So now, here’s my stand on abortion

My decisions were my own, based on what felt right for me. I do not judge the choices others may make. I’ve held the hands of women close to me while they made this difficult and painful decision, accompanied them to the clinic, cared for them and comforted them afterwards. But these were all early pregnancy abortions.

If an abortion is deemed necessary (for whatever reason,) in my opinion, it must be done as early as possible, preferably in the first eight weeks, before the nervous system is functioning and certainly never later than the twelfth week. To me, that is the line in the sand. 

I am decidedly opposed to late term abortions and consider them a savage act that should be against the law. The idea of partial birth abortions -- in fact abortion is not the right term here. Let's call it what it is: the killing of a newborn -- this is beyond my imagination. How such an act can be considered anything less than wanton murder, let alone legal, let alone a medical procedure is truly disgusting.

It is my personal opinion that abortion rights have gone too far. While I am in agreement that no woman should be forced to continue a pregnancy and deliver a child against her will, there must be a point at which we say 'too late.' Many, in fact from my research I found most abortion providers draw the line at the first trimester, or 12 weeks. Only a few perform late term abortions. If I were in charge of the world, I would stop the practice.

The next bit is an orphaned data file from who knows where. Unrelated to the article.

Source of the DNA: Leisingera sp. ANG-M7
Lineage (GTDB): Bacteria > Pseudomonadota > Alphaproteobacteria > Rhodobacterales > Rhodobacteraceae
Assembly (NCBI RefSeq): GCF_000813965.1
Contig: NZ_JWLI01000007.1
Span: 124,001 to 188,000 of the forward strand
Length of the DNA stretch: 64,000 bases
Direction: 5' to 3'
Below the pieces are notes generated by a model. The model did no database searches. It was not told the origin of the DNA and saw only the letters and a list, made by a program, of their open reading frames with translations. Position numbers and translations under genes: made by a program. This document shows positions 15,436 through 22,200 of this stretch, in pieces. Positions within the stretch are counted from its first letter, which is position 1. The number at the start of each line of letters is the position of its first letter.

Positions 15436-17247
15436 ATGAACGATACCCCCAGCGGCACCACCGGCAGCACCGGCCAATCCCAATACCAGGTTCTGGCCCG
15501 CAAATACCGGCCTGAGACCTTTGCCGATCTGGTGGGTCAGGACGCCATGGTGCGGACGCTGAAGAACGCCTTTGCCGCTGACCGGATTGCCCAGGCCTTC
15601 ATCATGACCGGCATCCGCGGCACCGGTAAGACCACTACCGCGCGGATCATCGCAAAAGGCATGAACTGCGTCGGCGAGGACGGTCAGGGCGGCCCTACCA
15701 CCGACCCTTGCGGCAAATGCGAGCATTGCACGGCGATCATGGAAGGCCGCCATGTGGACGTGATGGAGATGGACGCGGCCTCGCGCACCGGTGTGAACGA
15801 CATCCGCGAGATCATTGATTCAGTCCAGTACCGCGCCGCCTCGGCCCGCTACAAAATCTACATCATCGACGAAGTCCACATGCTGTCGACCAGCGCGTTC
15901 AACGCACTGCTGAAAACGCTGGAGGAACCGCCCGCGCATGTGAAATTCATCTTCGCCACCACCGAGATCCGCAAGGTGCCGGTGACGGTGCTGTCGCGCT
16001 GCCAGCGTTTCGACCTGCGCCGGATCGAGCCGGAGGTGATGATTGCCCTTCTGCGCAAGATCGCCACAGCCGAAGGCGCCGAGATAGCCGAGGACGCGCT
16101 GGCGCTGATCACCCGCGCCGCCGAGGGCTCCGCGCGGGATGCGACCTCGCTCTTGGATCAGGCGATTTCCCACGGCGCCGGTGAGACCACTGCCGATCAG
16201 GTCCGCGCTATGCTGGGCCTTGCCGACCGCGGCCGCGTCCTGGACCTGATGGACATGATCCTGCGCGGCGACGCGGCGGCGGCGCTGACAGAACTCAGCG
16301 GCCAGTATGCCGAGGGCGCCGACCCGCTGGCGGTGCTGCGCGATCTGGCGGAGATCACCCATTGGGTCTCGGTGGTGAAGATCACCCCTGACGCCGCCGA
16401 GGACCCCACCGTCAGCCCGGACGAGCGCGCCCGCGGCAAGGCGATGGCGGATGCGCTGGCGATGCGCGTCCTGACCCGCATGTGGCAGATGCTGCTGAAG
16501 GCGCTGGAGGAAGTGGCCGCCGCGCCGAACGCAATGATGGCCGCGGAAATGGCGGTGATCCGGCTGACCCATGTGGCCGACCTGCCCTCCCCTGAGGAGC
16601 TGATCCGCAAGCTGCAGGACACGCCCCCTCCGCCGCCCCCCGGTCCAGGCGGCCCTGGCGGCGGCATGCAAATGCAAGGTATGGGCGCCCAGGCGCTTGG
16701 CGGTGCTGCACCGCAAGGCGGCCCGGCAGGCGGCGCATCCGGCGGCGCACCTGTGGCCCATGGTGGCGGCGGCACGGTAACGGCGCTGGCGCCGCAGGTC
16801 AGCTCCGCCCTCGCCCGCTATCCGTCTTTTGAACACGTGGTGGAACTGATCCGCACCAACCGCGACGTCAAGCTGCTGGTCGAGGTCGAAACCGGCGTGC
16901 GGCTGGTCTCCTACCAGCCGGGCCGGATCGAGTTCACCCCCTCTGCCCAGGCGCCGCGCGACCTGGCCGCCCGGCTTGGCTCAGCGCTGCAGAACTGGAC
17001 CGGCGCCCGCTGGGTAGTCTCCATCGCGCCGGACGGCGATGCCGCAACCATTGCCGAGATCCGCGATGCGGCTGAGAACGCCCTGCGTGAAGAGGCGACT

But I also accept there may be exceptions where a late termination is deemed appropriate. I can’t think of one off- hand, but then my knowledge of medicine is superficial at best. Severe birth defects subjecting the child to a short life of misery and suffering? Perhaps. Another touchy area, here. The mother’s life is at risk? Certainly. 

The usual reasons given: a victim of rape or incest – surely such pregnancies can be terminated at the early stages. 

I believe the life and welfare of those already living, the mothers, must come first. For this reason, I remain neutral in the face of early pregnancy terminations. In other words, if you can’t get it together to do what you feel you must by eight weeks, twelve at the extreme outer limit, you should have your baby. If you can’t provide the child a decent life, there are many who would love to adopt, as just one option.

So, with that proviso, color me pro-choice. Which means I am for the right of others to choose for themselves, not pro abortion.